Terms of Engagement: How Our Courts Should Enforce the Constitution's Promise of Limited Government [NOOK Book]

Overview

The Constitution was designed to limit government power and protect individuals from the tyranny of majorities and interest-group politics. But those protections are meaningless without judges who are fully committed to enforcing them, and America’s judges have largely abdicated that responsibility. All too often, instead of judging the constitutionality of government action, courts simply rationalize it, as the Supreme Court did in upholding the Affordable Care Act, which represented the largest—and most ...
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Terms of Engagement: How Our Courts Should Enforce the Constitution's Promise of Limited Government

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Overview

The Constitution was designed to limit government power and protect individuals from the tyranny of majorities and interest-group politics. But those protections are meaningless without judges who are fully committed to enforcing them, and America’s judges have largely abdicated that responsibility. All too often, instead of judging the constitutionality of government action, courts simply rationalize it, as the Supreme Court did in upholding the Affordable Care Act, which represented the largest—and most blatantly unconstitutional—expansion of federal power since the New Deal.

The problem lies not with the Constitution, but with courts’ failure to properly enforce it. From the abandonment of federalism to open disregard for property rights and economic freedom, the Supreme Court consistently protects government prerogatives at the expense of liberty. The source of this error lies in the mistaken belief on both the left and the right that the leading constitutional value is majority rule and the chief judicial virtue is reflexive deference to other branches of government. This has resulted in a system where courts actually judge the constitutionality of government action in the handful of cases they happen to care about, while merely pretending to judge in others.

The result has been judicial abdication, removing courts from their essential role in the system of checks and balances so carefully crafted by our Founders. This book argues that principled judicial engagement—real judging in all cases with no exceptions—provides the path back to constitutionally limited government.
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Editorial Reviews

From the Publisher

“Clark Neily’s elegant essay slays the idea that ‘judicial restraint’ is always a virtue. It often amounts to judicial abdication. Neily explains that judges must judge to defend the rights that government exists to secure.”

­—George F. Will

“Through the use of compelling real-world cases and remarkably clear, accessible and accurate explanations of current law, Clark Neily exposes the legal charade by which, in the name of ‘restraint,’ judges have stacked the deck in favor of those who use laws and regulations to line their own pockets. Required reading for all who care about their liberties and the Constitution that is supposed to protect them.”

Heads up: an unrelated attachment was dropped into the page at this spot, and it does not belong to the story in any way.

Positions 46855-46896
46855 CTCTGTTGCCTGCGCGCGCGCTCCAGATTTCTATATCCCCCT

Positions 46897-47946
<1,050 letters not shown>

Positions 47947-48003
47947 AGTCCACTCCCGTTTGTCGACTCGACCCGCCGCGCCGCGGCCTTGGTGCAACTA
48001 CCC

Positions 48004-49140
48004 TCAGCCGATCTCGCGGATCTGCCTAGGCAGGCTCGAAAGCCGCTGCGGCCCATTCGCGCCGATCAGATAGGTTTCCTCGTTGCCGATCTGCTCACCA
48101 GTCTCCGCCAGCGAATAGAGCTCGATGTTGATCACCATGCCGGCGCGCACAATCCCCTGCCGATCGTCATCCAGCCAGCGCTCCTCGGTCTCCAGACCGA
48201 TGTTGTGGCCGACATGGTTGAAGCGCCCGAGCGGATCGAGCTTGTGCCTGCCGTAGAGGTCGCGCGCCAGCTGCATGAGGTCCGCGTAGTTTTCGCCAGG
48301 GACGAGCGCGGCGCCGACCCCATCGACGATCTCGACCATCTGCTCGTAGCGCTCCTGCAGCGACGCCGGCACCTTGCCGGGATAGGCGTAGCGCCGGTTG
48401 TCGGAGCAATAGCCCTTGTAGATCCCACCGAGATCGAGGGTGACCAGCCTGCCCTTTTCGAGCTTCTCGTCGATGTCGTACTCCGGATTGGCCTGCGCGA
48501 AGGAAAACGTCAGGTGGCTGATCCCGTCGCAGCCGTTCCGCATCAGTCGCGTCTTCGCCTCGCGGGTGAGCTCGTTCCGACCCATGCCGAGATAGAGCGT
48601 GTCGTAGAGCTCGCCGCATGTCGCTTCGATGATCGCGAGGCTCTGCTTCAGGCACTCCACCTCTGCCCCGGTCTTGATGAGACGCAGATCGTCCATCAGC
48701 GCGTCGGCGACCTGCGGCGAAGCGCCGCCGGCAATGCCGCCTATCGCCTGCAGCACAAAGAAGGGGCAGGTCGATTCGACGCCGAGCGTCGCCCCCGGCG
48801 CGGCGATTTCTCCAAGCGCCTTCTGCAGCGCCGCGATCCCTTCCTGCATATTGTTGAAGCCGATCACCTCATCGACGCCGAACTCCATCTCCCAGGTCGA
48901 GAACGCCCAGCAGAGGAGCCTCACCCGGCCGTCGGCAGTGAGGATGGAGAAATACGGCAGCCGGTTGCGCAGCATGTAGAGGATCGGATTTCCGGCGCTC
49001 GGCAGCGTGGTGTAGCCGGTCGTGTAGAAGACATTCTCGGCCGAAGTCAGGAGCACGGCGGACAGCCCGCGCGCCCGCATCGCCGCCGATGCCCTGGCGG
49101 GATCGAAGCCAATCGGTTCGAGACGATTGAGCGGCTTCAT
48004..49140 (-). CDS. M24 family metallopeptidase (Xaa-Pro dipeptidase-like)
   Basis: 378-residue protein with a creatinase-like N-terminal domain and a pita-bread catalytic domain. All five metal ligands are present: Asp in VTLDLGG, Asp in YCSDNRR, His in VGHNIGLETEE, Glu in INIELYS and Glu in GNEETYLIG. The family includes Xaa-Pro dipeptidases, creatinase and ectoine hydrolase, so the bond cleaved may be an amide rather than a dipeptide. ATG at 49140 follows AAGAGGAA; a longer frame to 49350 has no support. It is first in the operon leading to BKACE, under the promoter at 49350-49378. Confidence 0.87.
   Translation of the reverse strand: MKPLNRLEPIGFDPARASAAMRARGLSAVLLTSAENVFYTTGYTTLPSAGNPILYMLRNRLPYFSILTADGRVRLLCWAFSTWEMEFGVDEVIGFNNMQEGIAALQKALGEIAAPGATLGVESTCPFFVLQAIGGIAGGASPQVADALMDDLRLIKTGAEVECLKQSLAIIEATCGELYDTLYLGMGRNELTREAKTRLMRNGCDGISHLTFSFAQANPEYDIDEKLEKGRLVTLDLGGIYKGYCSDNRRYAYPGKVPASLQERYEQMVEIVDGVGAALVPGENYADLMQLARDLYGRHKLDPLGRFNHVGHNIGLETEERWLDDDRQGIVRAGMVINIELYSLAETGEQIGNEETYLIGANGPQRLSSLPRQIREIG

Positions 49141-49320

—Randy Barnett, Professor at Georgetown Law School

 

“Provocative yet fair-minded, this book is essential reading for anyone who cares about our courts, our Constitution, or our country.”

—Kermit Roosevelt, Professor at the University of Pennsylvania Law School

 

“Clark Neily weaves constitutional analysis with anecdotes in service of large principle. His basic principle is that a squishy policy of judicial deference disserves his clients, the public at large, and the critical role of judicial oversight in a democracy. He is right on all counts. A great read for lawyers and nonlawyers interested in the real-world consequences of judicial decision making.”

 Richard Epstein, Professor at the New York University School of Law

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Product Details

  • ISBN-13: 9781594036972
  • Publisher: Encounter Books
  • Publication date: 10/8/2013
  • Sold by: Barnes & Noble
  • Format: eBook
  • Pages: 232
  • Sales rank: 859,049
  • File size: 404 KB

Meet the Author

Clark M. Neily III is a senior attorney at the Institute for Justice, where he litigates constitutional cases involving economic liberty, property rights, free speech, and school choice. He is also director of the Institute’s Center for Judicial Engagement, and he writes, speaks, and debates frequently about the importance of constitutionally limited government. In his private capacity, Neily represented the plaintiffs in District of Columbia v. Heller, the historic case in which the Supreme Court held that the Second Amendment protects an individual right to own guns.
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